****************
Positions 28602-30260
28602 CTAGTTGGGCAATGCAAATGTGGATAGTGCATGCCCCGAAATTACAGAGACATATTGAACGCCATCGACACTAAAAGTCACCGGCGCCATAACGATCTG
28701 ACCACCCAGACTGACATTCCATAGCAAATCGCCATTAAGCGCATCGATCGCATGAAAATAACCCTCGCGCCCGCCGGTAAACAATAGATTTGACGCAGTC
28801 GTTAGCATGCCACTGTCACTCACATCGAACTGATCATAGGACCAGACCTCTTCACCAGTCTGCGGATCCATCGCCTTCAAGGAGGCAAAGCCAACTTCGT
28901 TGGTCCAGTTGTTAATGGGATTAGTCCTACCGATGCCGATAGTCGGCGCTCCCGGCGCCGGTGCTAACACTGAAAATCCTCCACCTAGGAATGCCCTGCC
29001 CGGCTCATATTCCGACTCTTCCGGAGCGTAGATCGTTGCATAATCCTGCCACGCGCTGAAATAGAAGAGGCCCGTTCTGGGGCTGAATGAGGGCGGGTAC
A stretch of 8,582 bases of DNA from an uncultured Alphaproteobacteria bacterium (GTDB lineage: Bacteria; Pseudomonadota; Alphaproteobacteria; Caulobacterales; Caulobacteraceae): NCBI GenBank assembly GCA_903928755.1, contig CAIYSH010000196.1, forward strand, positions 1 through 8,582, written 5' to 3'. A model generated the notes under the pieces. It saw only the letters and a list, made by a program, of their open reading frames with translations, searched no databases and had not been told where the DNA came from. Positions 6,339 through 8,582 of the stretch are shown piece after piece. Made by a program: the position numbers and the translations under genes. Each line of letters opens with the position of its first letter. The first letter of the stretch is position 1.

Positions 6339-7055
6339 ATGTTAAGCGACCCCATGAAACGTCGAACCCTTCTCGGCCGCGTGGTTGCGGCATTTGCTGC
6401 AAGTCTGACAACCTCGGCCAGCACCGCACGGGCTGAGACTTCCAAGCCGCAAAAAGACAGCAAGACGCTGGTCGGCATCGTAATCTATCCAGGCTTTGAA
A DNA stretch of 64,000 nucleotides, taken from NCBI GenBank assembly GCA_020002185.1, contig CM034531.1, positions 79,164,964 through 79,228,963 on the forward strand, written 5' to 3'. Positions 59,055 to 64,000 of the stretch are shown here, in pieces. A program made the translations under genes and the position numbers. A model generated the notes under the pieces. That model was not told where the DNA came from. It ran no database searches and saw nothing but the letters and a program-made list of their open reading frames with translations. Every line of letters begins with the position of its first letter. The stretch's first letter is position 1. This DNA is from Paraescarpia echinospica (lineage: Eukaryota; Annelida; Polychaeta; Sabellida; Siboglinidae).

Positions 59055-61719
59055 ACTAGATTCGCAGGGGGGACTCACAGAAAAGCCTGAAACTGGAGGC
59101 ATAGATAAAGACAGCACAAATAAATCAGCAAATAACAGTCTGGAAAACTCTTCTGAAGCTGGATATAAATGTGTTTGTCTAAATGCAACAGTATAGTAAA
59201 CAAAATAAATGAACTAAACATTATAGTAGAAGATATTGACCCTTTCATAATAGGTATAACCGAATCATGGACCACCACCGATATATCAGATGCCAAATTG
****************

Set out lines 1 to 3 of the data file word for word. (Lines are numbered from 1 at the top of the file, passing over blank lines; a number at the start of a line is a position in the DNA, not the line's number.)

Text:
Positions 28602-30260
28602 CTAGTTGGGCAATGCAAATGTGGATAGTGCATGCCCCGAAATTACAGAGACATATTGAACGCCATCGACACTAAAAGTCACCGGCGCCATAACGATCTG
28701 ACCACCCAGACTGACATTCCATAGCAAATCGCCATTAAGCGCATCGATCGCATGAAAATAACCCTCGCGCCCGCCGGTAAACAATAGATTTGACGCAGTC